It's difficult for me to picture 'neocon' George Weigel, just war scholar, theologian and Senior Fellow of the Ethics and Public Policy Center, as a Democrat.
But in A Catholic Votes for George W. Bush"America Vol. 191, no. 8 (Sept. 27, 2004), he reveals his past history, his break from his former party, "the maturation of Catholic social doctrine" under the pontificate of John Paul II, and why he'll cast his vote for George W. Bush in November:
The Republican Party is not a perfect home for Catholics. Its libertarian wing is a cause for concern on the life issues; its corporate wing seems too frequently interested in federal protection and too infrequently attentive to worker re-training. But no political party is ever really "home" to those who take Catholic social doctrine seriously. And the fact of the matter is that, for Catholics like me, the party of Lincoln is a far more comfortable place today than could be imagined forty years ago; moreover, it is an immeasurably more comfortable platform from which to work on the great issues of the day than Michael Moore's party.
Republicans now have a real chance of fashioning a long-term governing majority, built in part on the "new ecumenism" of Catholics and evangelical Protestants. Catholic social doctrine - including those priority life issues - could become an even more important factor in shaping the political philosophy of that new majority than it already is in a Bush White House where staffers and speechwriters already take Catholic social thought seriously. There is no chance of doing this in today's Democratic Party, because the party's leadership and the overwhelmingly majority of its activists are unalterably committed to the pro-abortion agenda, to embryo research (which Senator Kerry has tried to demagogue in a singularly ill-informed and cynical way), and to the utterly un-Catholic concepts of human dignity and freedom that the abortion license and embryo research exemplify.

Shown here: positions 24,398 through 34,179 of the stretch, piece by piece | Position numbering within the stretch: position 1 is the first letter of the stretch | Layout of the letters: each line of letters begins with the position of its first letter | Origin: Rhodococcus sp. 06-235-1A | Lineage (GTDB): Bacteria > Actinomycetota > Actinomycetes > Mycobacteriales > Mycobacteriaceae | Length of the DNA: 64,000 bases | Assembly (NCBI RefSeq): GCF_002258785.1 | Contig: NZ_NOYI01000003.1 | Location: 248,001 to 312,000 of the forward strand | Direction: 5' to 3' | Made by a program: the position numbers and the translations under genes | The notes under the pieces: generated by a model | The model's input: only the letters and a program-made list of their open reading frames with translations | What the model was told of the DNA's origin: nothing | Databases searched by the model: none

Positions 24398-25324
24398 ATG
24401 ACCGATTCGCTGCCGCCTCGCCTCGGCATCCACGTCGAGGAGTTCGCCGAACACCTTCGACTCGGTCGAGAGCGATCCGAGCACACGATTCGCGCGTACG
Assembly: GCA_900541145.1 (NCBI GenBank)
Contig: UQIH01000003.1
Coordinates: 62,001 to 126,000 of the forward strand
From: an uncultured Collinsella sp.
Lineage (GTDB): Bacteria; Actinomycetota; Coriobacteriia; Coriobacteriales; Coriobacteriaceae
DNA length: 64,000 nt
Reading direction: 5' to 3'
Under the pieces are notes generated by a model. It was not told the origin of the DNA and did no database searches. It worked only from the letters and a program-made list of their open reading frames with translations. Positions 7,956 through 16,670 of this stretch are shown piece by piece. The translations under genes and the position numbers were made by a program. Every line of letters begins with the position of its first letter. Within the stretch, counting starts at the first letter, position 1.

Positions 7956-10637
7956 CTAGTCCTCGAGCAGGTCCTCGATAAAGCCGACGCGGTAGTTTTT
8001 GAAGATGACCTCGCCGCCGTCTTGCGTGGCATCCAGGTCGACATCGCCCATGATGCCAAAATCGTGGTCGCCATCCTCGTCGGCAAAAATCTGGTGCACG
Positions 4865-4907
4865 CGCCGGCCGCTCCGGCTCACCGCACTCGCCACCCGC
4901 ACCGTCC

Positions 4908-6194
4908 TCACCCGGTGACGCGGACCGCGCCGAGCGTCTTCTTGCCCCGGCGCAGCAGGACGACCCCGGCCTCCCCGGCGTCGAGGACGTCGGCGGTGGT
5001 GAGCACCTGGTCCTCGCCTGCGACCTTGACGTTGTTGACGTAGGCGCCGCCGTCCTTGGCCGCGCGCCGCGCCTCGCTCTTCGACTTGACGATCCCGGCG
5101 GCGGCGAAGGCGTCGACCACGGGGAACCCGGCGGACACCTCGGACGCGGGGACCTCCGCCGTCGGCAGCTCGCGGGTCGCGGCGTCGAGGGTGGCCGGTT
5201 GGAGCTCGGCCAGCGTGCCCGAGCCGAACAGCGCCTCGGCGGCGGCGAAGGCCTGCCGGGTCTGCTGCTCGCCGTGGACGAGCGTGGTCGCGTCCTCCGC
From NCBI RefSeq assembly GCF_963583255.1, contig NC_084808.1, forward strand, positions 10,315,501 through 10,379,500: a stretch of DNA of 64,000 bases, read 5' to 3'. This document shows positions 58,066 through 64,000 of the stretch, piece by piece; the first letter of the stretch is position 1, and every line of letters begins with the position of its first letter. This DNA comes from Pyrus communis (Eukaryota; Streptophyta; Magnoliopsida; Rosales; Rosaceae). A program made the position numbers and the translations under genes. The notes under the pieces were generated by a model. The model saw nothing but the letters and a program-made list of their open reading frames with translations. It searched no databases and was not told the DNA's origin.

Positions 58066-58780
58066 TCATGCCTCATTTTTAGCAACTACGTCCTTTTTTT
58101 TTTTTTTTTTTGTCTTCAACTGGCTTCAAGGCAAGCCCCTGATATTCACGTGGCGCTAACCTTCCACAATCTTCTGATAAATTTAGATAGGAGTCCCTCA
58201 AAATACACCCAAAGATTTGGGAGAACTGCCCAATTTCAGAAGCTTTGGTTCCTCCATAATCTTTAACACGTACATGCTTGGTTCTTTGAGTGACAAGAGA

Catholics struggling today with their "genetic" Democratic political loyalties should remember this: Americans don't just elect a president; we elect a party and its people, who will fill the federal government for years - and the appellate bench for decades. A second Bush Administration will give Catholics an unprecedented opportunity to help create a new governing majority informed by the riches of Catholic social doctrine. That can't be done in the Democratic Party. And that's yet another reason to vote for a good, decent, and brave man, George W. Bush, the Methodist who gets the Catholic vision more than his Catholic opponent.
I can already predict the skeptical response of certain Catholic factions -- Catholic Workers, for example -- to Weigel's claims about the compatibility of the economic and foreign policies of the Bush administration with Catholic social doctrine.
And yet, it is impossible to contest Weigel's chief point: so long as the Democratic Party remains formally committed to the enforcement of abortion-on-demand, advancing embroyo stem-cell research, suppressing recognition of the humanity of the unborn, and endorsing a platform that enthrones the autonomous "right" of an individual to murder a child in the womb, its promise to be a party "to all Americans who seek a better future for themselves, for their loved ones, and for our country" is severely compromised. It is no wonder, then, that many Catholics see better hope in working with the Republican party to establish the "culture of life."